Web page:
VirtualBox

Version 37 (modified by frank, 7 years ago) (diff)

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How to create a core dump on Linux

A core dump is very helpful for helping us tracking down crashes of VirtualBox. To create a core dump, start VirtualBox from a command line (e.g. xterm):

$ ulimit -c unlimited
$ sudo su
# echo -n 1 > /proc/sys/kernel/core_uses_pid
# echo -n 1 > /proc/sys/fs/suid_dumpable
# exit
$ VirtualBox

or better start the VM directly:

$ ulimit -c unlimited
$ sudo su
# echo -n 1 > /proc/sys/kernel/core_uses_pid
# echo -n 1 > /proc/sys/fs/suid_dumpable
# exit
$ /usr/lib/virtualbox/VirtualBox -startvm VM_NAME

Ensure that no startup script (~/.bashrc, ~/.bash_profile, ~/.profile) contains an instruction like ulimit -c 0 as the limit cannot be increased once it was set to zero.

Starting with version 2.0.0, the VirtualBox processes are started suid root, that is, with permissions to do things that "normal" applications cannot. This is the reason for the

$ sudo su
$ echo -n 1 > /proc/sys/fs/suid_dumpable
$ exit

before starting the VM/GUI (note that sudo echo will not do what we want here).

When VirtualBox or one of its processes crashes, a file core.<pid> is created in the current directory. Be aware that core dumps can be very huge. Please compress the file before submitting it to a bug report. Or better don't attach the file to a report. Note that this core dump can contain a memory dump of your guest which can include sensitive information. Send it to frank _dot_ mehnert _at_ oracle _dot_ com if the compressed file is smaller than 5MB. Upload it to ftp.oracle.com:/appsdev/incoming and contact me directly otherwise to tell me the file name of the uploaded core dump.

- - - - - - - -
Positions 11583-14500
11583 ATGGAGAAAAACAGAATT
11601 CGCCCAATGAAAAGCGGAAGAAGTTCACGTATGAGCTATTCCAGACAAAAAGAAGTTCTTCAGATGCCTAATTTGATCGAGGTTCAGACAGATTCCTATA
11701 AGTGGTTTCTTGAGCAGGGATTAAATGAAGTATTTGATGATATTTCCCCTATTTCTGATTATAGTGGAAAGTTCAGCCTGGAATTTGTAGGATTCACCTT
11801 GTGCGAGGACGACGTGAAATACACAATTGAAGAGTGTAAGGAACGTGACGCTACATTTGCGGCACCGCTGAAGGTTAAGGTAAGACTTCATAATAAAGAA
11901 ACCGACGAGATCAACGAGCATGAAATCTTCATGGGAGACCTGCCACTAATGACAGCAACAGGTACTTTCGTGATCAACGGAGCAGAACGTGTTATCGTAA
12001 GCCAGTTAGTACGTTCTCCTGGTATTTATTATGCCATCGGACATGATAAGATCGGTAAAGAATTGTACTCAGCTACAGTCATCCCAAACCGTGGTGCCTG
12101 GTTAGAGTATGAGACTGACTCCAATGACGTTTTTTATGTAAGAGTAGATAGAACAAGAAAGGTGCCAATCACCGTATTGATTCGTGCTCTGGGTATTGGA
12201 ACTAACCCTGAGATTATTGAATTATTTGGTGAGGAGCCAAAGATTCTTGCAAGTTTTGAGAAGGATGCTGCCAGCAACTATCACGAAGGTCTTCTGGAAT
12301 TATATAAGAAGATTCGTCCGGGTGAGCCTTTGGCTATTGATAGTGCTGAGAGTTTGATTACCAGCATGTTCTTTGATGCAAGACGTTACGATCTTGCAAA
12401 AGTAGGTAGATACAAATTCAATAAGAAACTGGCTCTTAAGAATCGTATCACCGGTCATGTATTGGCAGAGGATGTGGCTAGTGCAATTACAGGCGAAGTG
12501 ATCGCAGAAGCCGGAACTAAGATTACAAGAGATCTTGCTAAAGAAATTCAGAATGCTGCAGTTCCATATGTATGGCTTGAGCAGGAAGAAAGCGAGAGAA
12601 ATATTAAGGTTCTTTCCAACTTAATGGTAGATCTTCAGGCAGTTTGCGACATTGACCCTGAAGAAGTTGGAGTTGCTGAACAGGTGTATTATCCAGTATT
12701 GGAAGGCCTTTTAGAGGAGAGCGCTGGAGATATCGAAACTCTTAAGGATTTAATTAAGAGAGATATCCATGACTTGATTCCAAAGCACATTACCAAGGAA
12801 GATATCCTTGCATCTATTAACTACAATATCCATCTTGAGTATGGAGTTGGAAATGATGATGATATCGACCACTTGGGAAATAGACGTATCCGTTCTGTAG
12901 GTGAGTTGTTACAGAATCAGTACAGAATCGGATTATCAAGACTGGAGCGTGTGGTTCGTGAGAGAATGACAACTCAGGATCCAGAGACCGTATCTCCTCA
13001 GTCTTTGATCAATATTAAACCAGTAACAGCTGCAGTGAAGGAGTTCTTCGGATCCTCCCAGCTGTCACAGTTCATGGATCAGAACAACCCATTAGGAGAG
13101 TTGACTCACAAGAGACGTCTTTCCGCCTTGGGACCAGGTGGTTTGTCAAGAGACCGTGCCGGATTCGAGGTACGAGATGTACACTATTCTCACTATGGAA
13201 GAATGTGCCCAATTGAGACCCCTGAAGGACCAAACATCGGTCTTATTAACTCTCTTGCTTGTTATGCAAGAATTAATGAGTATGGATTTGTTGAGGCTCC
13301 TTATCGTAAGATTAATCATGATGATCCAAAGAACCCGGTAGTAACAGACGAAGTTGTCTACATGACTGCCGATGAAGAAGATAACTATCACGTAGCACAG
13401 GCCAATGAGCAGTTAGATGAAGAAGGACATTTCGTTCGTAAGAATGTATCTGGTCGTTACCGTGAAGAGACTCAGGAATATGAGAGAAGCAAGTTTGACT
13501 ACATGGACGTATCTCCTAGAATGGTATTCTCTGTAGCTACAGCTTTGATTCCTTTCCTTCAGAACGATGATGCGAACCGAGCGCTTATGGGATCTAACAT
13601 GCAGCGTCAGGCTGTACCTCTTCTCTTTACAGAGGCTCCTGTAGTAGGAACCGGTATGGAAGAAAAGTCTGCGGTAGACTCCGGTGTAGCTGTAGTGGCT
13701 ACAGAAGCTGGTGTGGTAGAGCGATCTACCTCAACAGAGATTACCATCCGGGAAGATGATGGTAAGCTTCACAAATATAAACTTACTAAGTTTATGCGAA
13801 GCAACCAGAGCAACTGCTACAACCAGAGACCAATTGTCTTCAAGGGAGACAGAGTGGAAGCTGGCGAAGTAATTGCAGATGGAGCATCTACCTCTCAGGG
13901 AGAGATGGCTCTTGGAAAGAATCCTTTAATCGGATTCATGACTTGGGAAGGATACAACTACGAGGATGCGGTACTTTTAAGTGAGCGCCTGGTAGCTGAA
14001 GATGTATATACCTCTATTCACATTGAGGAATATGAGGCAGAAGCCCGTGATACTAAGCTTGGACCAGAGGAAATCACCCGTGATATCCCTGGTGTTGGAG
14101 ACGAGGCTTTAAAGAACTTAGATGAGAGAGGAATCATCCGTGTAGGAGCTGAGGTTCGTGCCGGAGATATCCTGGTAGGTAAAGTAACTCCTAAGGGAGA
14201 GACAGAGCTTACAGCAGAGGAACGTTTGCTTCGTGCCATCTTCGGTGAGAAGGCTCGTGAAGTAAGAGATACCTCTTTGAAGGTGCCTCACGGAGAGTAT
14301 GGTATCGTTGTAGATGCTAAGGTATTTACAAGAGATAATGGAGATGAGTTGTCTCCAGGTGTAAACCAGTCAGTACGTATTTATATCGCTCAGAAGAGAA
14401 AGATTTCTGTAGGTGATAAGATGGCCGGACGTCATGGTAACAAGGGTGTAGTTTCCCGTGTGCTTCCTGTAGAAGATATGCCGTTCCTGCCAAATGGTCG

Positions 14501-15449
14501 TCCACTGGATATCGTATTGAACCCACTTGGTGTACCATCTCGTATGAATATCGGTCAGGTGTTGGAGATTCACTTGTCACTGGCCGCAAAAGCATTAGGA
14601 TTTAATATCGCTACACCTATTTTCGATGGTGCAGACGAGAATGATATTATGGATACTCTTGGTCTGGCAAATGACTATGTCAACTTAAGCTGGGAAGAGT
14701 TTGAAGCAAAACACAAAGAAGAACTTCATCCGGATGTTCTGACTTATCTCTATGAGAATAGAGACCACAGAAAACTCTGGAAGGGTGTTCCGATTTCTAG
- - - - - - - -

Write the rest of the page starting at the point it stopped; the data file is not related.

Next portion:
If several core files are created, you can check which process created them using the command

$ file core.<pid>

to be sure of the right one to send.

How to create dumps on Mac OS X

To create a core dump on Mac OS X, start VirtualBox from a command line:

$ ulimit -c unlimited
$ VirtualBox

or better start the VM directly:

$ ulimit -c unlimited
$ /Applications/VirtualBox.app/Contents/MacOS/VirtualBox -startvm VM_NAME

Ensure that no startup script (~/.bashrc, ~/.bash_profile, ~/.profile) contains an instruction like ulimit -c 0 as the limit cannot be increased once it was set to zero.

The core files can be found in the /cores folder.

How to create dumps on Solaris

To get core on Solaris host run the following command as root

# coreadm -g /var/cores/core.%f.%p -i core.%f.%p \
  -e global -e process -e global-setid -e proc-setid -e log

The cores will now be placed in /var/cores/ folder with the global dumps will go into /var/crash/<hostname>

System core dumps need to be enabled via dumpadm. The important thing is to have "Savecore enabled" to "yes" (use dumpadm -y). The config. should look something like this:

# dumpadm
      Dump content: kernel pages
       Dump device: /dev/zvol/dsk/rpool/dump (dedicated)
Savecore directory: /var/crash/myhostname
  Savecore enabled: yes
   Save compressed: on

Forcing VirtualBox to terminate with a core dump

Sometimes it is required to force a VirtualBox process to terminate, for example, a VM hangs for some unknown reason. On Linux, this can be done as follows:

$ ulimit -c unlimited
$ sudo echo -n 1 > /proc/sys/fs/suid_dumpable
$ /usr/lib/virtualbox/VirtualBox -startvm VM_NAME &
$ pidof VirtualBox
7145
$ kill -4 7145

As an alternative to kill you can do

$ pidof VirtualBox
7145
$ gcore 7145

On Mac OS X:

$ ulimit -c unlimited
$ /Applications/VirtualBox.app/Contents/MacOS/VirtualBox -startvm VM_NAME &
$ ps aux|grep VirtualBox
... 7145 ... VirtualBox ...
$ kill -4 7145

On Solaris:

# ulimit -c unlimited
# /opt/VirtualBox/amd64/bin/VirtualBox -startvm VM_NAME &
# ps -ef|grep VirtualBox
... 7145 ... VirtualBox ...
# kill -4 7145

You can find result core file according location specified in coreadm

# coreadm

Passing the signal number 4 (SIGILL) is essential! The same applies to the alternative frontends VBoxHeadless and VBoxSDL.

Minidumps on Windows

Please visit this  Microsoft site for more details about minidumps
Please visit the  Microsoft Performance Team blog for more details about Application crash dumps

User mode crash dumps on Windows Vista and Windows 7

The section To collect user-mode dumps of the  Microsoft site explains how to enable user mode dumps on Windows Vista and Windows 7
More detailed information about collecting user-mode dumps is available on the  MSDN site

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